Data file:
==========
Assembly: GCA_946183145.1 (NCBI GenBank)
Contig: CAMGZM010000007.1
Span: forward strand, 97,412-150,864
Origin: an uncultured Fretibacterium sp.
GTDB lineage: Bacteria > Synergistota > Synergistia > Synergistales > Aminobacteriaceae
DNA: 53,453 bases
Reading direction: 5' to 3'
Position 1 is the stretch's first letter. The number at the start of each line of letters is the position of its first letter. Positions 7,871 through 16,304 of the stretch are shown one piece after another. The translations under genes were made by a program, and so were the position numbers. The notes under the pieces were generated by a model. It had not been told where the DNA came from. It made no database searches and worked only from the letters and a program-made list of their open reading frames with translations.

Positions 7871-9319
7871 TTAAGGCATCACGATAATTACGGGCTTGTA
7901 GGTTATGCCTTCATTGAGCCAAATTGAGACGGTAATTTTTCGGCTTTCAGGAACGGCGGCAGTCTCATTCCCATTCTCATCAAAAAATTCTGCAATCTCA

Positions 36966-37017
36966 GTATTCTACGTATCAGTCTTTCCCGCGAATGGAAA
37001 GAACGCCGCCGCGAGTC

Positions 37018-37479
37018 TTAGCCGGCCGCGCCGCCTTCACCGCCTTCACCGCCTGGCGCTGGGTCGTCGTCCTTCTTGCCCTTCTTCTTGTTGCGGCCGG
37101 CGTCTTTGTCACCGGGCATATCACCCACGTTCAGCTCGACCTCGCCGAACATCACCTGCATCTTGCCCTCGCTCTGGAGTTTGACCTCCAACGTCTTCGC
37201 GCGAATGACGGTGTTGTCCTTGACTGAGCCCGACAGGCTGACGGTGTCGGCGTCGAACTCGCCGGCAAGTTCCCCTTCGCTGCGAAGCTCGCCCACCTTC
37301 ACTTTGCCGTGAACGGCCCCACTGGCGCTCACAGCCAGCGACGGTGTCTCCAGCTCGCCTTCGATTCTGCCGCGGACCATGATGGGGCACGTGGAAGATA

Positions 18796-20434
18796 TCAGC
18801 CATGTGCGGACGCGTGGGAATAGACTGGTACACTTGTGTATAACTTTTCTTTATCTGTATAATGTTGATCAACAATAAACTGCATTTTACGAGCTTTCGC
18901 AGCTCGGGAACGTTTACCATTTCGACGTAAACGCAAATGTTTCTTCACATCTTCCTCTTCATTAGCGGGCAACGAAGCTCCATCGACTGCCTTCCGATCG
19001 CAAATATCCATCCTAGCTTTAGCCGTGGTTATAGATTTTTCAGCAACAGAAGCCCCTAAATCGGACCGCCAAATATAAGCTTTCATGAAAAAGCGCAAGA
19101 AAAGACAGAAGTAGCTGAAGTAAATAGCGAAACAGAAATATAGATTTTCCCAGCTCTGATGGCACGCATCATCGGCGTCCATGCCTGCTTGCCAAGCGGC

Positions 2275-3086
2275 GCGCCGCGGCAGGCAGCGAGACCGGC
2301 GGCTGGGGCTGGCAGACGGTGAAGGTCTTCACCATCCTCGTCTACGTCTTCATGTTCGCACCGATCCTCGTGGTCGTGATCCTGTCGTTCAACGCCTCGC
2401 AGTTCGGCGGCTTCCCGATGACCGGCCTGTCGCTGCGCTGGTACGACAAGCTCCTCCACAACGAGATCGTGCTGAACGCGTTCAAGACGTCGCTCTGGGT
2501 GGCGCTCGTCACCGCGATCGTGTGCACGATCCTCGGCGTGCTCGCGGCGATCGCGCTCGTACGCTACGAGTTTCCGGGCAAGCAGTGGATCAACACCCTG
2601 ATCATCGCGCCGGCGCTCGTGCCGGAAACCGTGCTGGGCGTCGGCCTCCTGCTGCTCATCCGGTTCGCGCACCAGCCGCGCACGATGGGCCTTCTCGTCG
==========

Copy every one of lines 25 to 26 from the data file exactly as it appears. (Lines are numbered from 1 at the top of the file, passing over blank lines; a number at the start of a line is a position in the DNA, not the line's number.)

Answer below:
19101 AAAGACAGAAGTAGCTGAAGTAAATAGCGAAACAGAAATATAGATTTTCCCAGCTCTGATGGCACGCATCATCGGCGTCCATGCCTGCTTGCCAAGCGGC

Positions 2275-3086